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Fire crews in Angwin fight flames along Hwy 29 and save homes amid Glass Fire

ANGWIN, Calif. (KGO) — Fire crews were holding the eastern flank of the Glass Fire on Thursday night.

Bulldozers and an army of fire engines from up and down the West Coast, lined up along Highway 29 where it winds up through a forest, north of Calistoga.

“On this portion, the fire behavior is calm and the winds are in our favor,” said Kyle Breaw, who is part of a Calfire hand crew out of Santa Clara, charged with ensuring the flames don’t cross the dozer line and highway.

RELATED: Glass Fire updates: Wildfire grows to 60,000 acres, more than 220 homes burn in Napa, Sonoma counties

“The importance of holding it,” Breaw said, “is so it doesn’t cross over and burn into a new section or burn other homes.”

South in the community of Angwin, firefighters fought back flames for a second time this week, leaving smoldering fires next to days old burn scars.

“What we’ve had here today, what we’ve experienced on several fires this year is an area burns through what we call a dirty burn, where you have a lot of burned areas, but also a lot of unburned areas. The change in the wind and remaining high heat allows for the fire to come back through a second time,” said Acting Vallejo Fire Captain, Kevin Brown.

Brown says a team of fire crews stopped flames, which raced up an overgrown hill Thursday, alongside a winery on Bell Canyon Road.

“We’ve been working down in this drainage for hours. Fire was gaining steam as it made that uphill run towards us.”

WATCH: Glass Fire moves dangerously close to Angwin; wind a concern for firefighters in Sonoma Co.

Brown says their crew called for air support, which saved the property along with hours of chainsaw and yard

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Two rival concrete contractors fight over past debts: Bay Village Police Blotter

Bay Village, Ohio

Found dog

On Sept. 21 a dog owner reported that when he went into a local coffee shop, his nine-month-old, black and tan Belgian Malinois, jumped out of the window of his parked car and took off running. Bay Village Animal Control was called to assist. Luckily, an employee at a nearby retirement home came across the dog and was able to capture it unharmed. The dog was returned to a grateful owner.

Bay Village city logo

Spring is in the air, so Bay Village police find they have to remind residents of the city’s regulations regarding pets.

Altercation, Knickerbocker Road

On Sept. 25 a physical altercation was reported. Officers arrived and found that two rival concrete contractors, working just a few houses away from each other, had gotten into a physical altercation. Officers spoke with the men and found that there was bad blood between the 51-year-old Cleveland man and the 42-year-old Parma man over past debts. Officers also received conflicting stories about who started the fight, which left one of the men bloodied. Possible charges are pending.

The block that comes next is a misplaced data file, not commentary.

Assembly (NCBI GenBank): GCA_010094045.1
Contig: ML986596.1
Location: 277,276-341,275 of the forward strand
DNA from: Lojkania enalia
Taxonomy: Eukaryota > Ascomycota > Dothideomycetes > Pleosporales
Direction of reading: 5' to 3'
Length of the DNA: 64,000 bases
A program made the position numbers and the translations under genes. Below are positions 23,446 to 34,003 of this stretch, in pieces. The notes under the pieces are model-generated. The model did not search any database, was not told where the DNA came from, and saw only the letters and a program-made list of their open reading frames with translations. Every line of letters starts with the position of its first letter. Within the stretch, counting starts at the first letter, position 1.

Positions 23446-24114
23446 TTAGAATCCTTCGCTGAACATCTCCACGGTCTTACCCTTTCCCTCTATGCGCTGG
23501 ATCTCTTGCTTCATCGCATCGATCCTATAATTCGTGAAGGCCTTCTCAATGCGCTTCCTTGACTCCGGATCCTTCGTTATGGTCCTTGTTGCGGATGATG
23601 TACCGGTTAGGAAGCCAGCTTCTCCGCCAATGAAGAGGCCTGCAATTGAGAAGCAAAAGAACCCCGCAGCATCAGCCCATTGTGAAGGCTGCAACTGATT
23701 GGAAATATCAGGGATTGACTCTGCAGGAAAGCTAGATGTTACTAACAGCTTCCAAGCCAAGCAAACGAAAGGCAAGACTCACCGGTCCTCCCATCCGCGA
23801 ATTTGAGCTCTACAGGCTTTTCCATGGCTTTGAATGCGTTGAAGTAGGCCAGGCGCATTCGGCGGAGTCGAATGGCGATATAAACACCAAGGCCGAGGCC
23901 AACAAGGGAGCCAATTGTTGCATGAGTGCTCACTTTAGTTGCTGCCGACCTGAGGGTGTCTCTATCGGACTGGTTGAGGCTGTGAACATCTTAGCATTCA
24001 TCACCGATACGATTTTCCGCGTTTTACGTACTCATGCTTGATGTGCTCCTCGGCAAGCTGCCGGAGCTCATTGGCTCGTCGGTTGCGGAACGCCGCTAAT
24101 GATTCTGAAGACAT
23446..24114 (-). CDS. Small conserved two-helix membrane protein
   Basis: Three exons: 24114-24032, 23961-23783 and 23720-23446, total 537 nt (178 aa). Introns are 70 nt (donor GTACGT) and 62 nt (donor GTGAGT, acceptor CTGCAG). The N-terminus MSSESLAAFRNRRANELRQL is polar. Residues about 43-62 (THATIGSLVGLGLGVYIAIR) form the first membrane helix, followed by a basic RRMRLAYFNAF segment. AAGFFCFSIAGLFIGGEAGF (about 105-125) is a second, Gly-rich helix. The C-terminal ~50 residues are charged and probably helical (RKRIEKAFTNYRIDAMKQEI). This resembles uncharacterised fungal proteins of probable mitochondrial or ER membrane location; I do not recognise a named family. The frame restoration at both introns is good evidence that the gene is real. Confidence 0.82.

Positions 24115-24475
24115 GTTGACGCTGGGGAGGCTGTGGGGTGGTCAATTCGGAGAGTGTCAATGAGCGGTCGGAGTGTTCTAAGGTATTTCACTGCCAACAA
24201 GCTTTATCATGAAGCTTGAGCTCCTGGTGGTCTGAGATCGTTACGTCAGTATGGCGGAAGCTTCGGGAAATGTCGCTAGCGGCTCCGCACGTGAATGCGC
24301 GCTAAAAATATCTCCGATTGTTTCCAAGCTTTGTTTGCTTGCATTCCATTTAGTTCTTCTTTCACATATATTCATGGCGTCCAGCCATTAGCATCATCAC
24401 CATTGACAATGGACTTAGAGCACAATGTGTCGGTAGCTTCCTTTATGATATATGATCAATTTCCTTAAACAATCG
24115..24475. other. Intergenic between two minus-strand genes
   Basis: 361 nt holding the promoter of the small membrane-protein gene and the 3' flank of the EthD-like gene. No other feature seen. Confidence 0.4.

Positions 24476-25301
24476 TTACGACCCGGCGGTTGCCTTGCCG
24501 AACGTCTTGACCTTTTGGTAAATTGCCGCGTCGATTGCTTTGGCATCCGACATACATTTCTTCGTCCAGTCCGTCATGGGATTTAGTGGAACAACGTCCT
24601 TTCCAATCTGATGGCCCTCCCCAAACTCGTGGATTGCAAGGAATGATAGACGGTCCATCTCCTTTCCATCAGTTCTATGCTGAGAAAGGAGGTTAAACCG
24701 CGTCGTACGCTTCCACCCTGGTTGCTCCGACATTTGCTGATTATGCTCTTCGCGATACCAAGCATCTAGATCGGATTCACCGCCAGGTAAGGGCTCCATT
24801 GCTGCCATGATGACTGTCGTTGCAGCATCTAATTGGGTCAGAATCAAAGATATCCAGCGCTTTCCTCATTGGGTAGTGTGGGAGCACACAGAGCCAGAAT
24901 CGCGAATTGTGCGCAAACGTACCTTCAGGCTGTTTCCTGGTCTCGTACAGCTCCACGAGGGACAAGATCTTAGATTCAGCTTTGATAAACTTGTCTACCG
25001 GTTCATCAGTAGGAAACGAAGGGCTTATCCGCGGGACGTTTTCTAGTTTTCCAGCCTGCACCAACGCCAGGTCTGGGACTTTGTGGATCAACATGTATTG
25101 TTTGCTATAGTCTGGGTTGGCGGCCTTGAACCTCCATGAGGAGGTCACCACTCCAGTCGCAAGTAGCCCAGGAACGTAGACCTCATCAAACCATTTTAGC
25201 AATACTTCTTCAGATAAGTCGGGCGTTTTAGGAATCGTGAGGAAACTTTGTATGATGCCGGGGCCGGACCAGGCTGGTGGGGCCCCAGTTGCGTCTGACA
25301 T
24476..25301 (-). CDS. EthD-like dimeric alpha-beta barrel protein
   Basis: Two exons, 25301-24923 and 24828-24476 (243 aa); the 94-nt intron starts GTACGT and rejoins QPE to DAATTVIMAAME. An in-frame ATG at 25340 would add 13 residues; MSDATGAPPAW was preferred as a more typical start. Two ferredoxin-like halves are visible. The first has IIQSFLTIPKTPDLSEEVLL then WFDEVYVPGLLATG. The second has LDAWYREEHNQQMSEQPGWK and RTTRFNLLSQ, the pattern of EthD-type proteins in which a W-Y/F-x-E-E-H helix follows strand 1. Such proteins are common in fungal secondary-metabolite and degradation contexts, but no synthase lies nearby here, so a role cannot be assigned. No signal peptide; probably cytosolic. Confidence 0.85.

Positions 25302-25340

Distracted driver, Lake Road

On Sept. 26 officers received multiple phone calls regarding a car that was being operated erratically. The car was travelling at slow speeds, was weaving and had crossed the double yellow line numerous times. Officers were able to stop the driver near Cahoon Road. They spoke with the elderly driver who told officers that she was receiving multiple phone calls on her phone and through her bluetooth and she was unsure how to terminate the calls. She was strongly advised to not drive while distracted and to maintain full time and attention to the road.

Thefts

Bay Village Police continue to seek help from residents regarding car thefts and theft from auto reports. During the past week, 17

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Joe Gruters and Chris Sprowls fight minimum wage amendment

TALLAHASSEE – Two state Republican leaders added their voices Monday in opposition to a proposed constitutional amendment that would gradually boost the minimum wage to $15 an hour in Florida.

Republican Party of Florida Chairman Joe Gruters, a state senator from Sarasota, and incoming House Speaker Chris Sprowls, R-Palm Harbor, described the ballot initiative as “a Trojan horse,” “a trap door” and “a wolf in sheep’s clothing” that will bring to Florida “failed policies” from liberal cities where streets are “covered in poverty, riots, crime.”

“Voting ‘no’ on Amendment 2 may save your favorite restaurant from closing, or your favorite waiter or waitress from losing their job,” Sprowls, who will become House speaker after the November elections, said during an online press event with a top lobbyist for the restaurant and hotel industry.

Gruters, a certified public accountant, contended the state’s current minimum wage is primarily for entry-level positions and that the ballot measure would destroy hundreds of small businesses across Florida.

“This is not about siding with corporations, it’s about siding with Florida families,” Gruters said. “If you want to give individuals opportunities in the future to get those entry-level positions, like one of the interns in my office who started at minimum wage, and I’m lucky to keep him at $20 an hour in just under a year and a half.”

But prominent Orlando attorney John Morgan, who has spearheaded the drive to pass the amendment, disputed that a minimum-wage increase would result in layoffs or reduced worker hours, as opponents argue.

Attorney John Morgan.

“When they say this is going to force people to lay off people, think about this for a minute: what they’re saying is that right now, all these businesses have people working there that they don’t really need,” Morgan

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